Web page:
As students head back to the classroom in a few short weeks’ time, a new anti-bullying law will be coming into effect. Here is how it will work.
It’s called, rather undramatically, Law nº 1513, but it will make a world of difference to the lives of students in the Principality who have faced, or potentially face, harassment or bullying.
Today’s young people have the benefits of modern technology at their disposals, but this technology is not always used for good. Cyber-bullying has insidiously been added to the good old-fashioned kind and can be even more harmful due to the ability to spread at lightning speed.
To try and help combat this, the National Council voted unanimously on a bill in November 2021, Law nº 1513, that aims to “strengthen the security around our young people and to guarantee them a healthy environment, conducive to their development.”
The law allows educators to deal with harassment or bullying, but also allows for an “appropriate and dissuasive criminal response” if this method does not produce results.
Concretely, a system will be put in place by the government, via the Department of the Interior and the Directorate of Education, Youth and Sports, that will provide training of the education personnel concerned, awareness and training actions for students in schools, and the implementation of a plan to prevent and combat harassment and violence.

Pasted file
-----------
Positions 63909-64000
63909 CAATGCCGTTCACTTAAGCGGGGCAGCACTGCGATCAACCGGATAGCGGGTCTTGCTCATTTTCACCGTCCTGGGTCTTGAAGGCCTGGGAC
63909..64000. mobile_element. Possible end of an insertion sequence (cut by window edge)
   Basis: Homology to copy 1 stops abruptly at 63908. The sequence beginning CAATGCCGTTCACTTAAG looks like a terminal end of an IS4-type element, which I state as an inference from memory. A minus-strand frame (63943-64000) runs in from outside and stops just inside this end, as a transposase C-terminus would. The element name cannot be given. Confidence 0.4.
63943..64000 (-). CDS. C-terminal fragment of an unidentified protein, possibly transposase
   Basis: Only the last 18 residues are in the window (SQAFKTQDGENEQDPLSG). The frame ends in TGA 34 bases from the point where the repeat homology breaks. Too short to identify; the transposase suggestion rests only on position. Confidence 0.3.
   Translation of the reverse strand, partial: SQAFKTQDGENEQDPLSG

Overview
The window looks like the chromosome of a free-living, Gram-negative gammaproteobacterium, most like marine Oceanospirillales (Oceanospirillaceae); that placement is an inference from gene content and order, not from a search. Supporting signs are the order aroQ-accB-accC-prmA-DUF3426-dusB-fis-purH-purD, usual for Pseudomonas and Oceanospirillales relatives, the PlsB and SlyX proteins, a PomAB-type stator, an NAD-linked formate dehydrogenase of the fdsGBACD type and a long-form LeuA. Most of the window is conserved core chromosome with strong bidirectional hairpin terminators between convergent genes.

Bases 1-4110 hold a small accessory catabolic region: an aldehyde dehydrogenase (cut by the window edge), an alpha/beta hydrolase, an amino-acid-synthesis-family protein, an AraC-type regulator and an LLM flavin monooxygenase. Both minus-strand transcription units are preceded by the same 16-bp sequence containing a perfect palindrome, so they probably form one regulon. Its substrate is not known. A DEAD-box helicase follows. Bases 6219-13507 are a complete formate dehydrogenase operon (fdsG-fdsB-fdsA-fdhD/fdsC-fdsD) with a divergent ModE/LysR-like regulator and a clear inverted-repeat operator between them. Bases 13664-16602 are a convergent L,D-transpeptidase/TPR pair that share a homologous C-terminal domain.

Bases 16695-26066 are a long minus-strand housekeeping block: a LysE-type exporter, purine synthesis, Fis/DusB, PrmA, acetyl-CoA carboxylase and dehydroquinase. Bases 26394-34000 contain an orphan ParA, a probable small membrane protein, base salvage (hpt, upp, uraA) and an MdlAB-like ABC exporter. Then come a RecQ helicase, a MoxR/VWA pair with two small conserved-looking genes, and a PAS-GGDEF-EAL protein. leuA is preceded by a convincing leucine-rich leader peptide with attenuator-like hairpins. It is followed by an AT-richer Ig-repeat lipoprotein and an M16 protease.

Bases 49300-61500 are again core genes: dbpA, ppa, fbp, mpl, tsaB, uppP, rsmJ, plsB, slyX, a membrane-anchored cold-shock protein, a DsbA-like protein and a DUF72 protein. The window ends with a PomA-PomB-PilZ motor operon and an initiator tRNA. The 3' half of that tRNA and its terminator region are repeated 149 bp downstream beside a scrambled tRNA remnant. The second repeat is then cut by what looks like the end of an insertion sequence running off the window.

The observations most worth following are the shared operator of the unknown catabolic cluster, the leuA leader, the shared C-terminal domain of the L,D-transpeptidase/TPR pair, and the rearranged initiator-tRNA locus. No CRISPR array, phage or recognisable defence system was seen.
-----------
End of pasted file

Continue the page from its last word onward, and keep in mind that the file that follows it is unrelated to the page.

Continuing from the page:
Additionally, an annual report by each school must show what exactly they are doing to fight bullying, as well as encouraging, in a safe manner, children to be able to report instances of alleged bullying, creating measures intended to put an end to such behaviours and implementing support for victims, perpetrators and witnesses of violence or bullying within school grounds.
The law was a collaborative effort, created through feedback from several associations such as Action Innocence, the Association of Parents of Students and Young Listeners.